very expensive".  
    Busted: Neither is true!  While a "brand new" live aboard size boat might set you back
    $300,000 or more, there are lots of great used, safe, seaworthy live aboard size boats on the
    market today for $100,000 or less. Many 'ready to go' vessels are for sale for under $50,000
    and plenty 'handyman specials' can be found under $20,000. In fact last year we purchased a
    great 'ready to go' sailboat for $6,000 and took her around the Loop.
    Busted:  You don't have to be rich - but you do need plenty of money or income! It is possible
    for two frugal people to spend a year cruising the Great Loop for about $50.00 a day. My last
    two solo journeys around the Loop averaged costing me pennies less than $27.00 a day. That
    included ALL my "fuel and all boat related expenses". That did NOT include any "non-
    boat" related expenses such as food, clothing, beverages, toiletries, onshore entertainment,
    souvenirs, car rentals, motel stays, or on shore excursions along the way. So that $27.00 a day
    is in fact, my total expenses for "transportation & lodging". It is my cost of living and cruising in
    my boat. I have no boat payments!
    Myth Buster # 2 -  "Living on a boat is cheap!"
    Busted:  Living on a boat is NOT cheap. While it can a very economical lifestyle if one has a
    fully paid for vessel (no boat payments). The cost of living on a boat will normally compare to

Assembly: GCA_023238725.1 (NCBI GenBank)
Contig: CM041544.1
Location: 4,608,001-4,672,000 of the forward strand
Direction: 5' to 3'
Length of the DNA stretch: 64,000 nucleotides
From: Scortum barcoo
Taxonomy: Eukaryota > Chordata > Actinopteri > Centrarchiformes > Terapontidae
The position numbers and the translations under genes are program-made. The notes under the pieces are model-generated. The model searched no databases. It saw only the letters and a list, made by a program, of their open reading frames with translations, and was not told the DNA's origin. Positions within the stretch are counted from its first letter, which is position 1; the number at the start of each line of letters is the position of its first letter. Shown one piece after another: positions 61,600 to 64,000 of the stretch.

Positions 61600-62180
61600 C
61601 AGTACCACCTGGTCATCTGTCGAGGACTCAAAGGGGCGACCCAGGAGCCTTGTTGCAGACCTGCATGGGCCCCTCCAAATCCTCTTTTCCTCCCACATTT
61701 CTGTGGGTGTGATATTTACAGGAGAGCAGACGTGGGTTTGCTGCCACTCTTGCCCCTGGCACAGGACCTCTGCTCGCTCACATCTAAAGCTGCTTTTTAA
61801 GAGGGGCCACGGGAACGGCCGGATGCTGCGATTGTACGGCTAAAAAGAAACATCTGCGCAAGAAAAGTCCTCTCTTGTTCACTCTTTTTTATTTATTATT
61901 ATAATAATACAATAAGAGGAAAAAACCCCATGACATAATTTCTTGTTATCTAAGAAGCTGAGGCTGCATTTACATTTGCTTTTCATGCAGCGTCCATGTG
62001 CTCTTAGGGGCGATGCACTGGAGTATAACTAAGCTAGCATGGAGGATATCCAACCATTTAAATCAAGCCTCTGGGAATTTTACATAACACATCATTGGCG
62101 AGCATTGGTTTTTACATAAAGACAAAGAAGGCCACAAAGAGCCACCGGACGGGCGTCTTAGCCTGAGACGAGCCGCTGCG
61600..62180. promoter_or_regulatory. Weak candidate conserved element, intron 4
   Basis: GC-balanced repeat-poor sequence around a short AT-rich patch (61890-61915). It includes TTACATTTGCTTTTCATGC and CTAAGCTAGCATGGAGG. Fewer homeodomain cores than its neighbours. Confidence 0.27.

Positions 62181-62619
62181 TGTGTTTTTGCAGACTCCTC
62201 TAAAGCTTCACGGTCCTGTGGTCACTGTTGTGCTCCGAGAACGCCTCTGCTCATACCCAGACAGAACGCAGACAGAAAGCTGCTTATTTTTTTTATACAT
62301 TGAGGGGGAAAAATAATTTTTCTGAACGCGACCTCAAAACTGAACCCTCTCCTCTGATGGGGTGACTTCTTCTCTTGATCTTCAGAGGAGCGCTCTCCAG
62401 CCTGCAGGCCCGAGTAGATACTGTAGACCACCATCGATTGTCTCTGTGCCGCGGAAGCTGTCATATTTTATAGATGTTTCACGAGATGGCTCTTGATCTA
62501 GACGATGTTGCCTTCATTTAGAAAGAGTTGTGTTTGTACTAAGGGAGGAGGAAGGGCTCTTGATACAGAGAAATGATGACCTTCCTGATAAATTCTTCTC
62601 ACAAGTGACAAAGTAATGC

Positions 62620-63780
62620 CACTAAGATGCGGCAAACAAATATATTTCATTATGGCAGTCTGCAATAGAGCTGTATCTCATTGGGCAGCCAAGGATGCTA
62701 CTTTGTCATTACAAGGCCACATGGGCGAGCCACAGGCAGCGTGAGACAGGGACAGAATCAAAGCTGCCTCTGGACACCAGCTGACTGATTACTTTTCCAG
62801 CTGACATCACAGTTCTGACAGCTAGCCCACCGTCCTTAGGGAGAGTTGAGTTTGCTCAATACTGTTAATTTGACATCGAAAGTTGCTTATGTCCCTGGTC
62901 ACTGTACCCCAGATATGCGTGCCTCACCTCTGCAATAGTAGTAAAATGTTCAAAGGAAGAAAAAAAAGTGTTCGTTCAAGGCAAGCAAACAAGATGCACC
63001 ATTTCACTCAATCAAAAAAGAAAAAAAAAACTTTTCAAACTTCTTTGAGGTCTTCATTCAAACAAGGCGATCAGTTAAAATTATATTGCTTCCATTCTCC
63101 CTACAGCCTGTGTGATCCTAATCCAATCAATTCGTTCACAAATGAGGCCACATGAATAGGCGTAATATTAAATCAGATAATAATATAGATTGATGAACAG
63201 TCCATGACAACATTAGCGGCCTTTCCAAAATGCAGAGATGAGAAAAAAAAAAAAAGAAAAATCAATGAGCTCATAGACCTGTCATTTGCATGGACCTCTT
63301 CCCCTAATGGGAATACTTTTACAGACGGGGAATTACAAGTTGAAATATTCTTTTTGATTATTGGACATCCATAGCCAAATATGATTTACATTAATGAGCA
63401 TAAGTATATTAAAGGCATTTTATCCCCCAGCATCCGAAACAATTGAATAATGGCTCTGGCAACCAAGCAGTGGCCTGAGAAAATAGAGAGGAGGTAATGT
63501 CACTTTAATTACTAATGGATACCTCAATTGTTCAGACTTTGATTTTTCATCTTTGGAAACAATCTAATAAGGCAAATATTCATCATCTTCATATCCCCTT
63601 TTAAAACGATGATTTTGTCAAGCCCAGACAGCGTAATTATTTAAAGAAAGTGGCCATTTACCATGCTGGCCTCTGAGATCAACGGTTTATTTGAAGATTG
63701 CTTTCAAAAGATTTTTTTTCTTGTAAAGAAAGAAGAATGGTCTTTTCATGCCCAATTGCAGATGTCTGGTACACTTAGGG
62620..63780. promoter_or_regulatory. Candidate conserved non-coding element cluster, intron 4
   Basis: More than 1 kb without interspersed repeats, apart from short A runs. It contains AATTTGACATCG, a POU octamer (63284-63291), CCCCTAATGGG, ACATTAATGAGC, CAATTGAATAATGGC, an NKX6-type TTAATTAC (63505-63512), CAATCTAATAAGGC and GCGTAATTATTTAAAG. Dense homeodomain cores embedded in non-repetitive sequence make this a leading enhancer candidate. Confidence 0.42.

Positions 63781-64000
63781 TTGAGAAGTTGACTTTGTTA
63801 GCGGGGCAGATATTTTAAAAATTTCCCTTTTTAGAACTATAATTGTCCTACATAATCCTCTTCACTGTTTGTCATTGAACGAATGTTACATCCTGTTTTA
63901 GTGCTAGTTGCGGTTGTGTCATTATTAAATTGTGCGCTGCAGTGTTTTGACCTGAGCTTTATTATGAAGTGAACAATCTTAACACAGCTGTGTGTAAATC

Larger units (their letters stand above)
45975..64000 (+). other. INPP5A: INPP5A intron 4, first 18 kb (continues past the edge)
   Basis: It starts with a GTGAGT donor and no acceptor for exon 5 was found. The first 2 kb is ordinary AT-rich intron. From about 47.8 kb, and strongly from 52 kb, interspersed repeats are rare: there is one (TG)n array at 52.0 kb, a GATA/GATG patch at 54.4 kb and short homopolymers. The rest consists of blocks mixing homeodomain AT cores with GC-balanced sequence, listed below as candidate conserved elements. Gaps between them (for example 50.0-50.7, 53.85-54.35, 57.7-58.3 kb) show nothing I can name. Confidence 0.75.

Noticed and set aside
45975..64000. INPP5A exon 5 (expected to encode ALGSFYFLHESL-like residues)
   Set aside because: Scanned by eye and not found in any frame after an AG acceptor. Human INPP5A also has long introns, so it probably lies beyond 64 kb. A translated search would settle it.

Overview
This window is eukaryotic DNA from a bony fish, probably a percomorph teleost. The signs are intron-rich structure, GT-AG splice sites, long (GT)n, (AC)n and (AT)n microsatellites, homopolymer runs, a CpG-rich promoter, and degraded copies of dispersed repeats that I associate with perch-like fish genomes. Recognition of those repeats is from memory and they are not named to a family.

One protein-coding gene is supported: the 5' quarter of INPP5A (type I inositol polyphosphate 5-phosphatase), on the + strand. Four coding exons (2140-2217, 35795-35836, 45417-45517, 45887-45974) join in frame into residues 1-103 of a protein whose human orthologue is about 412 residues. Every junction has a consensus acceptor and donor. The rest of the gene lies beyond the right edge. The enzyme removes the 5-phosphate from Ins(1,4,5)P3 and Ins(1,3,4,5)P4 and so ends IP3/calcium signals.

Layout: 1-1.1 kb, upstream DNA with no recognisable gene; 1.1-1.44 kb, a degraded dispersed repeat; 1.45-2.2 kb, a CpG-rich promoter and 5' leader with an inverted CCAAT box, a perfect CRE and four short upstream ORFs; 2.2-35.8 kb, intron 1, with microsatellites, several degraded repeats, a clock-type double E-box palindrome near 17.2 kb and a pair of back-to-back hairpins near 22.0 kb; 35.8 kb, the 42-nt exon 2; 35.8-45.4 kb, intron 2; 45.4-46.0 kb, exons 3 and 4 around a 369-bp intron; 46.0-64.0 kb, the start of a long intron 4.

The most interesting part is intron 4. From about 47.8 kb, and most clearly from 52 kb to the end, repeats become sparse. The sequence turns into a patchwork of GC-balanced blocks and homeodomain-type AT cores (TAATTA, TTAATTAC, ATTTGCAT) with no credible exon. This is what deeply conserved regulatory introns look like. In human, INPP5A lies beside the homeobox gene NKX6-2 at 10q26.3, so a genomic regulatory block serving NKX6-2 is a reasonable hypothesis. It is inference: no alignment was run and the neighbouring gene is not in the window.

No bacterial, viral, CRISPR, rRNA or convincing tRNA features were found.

that of living in an efficiency apartment. It can also be more expensive than a Penthouse Suite.
    The choice is yours!

"CRUISING ON A FRUGAL BUDGET"
           Don't be mislead about it.  This is what I do, but, when I speak of cruising on a frugal budget, I
    am speaking strictly as a matter of choice - NOT a result of financial hardship or an impoverished
    financial situation or condition. In order to be a happy boater, cruising on a frugal budget must be a
    matter of choice! It will be critically important you remain in your comfort zone and maintain your
    lifestyle.
           Frugal Voyaging is simply making a financial decision between spending the bulk of your money
    on your boat, fuel and boat related expenses or on yourself and having fun on shore. It is determined
    by the type & size boat you select as well as how you cruise in it. It is a decision between paying $350
    to dock your 36 footer in a Marina 8 nights a month - or paying about $1,350 a month for staying
    every night in a Marina. The choice is yours! You can always anchor out for free all along the way and
    spend the money you save on other things. I average anchoring out 5 nights a week, some "Loopers"  
    never anchor out, and others never stay in a Marina except on very few occasions. The choice is
    yours!  
        
What will it really cost you?
   Believe it or not, the majority of "YOUR" cost to cruise the Great Loop will be closely related to your
own "current"
lifestyle, comfort zone, size and type of boat, as well as "What's in your wallet". Some cruise
the Loop in big twin engine boats with $1,000 monthly boat payments burning a $2,000
a month in fuel.
Others cruise in a safe comfortable yet "frugal" boat with no boat payments burning less than $
1,000 a
month
in fuel. While some (myself included) motor around in a sailboat or slow boat that burns less than
$300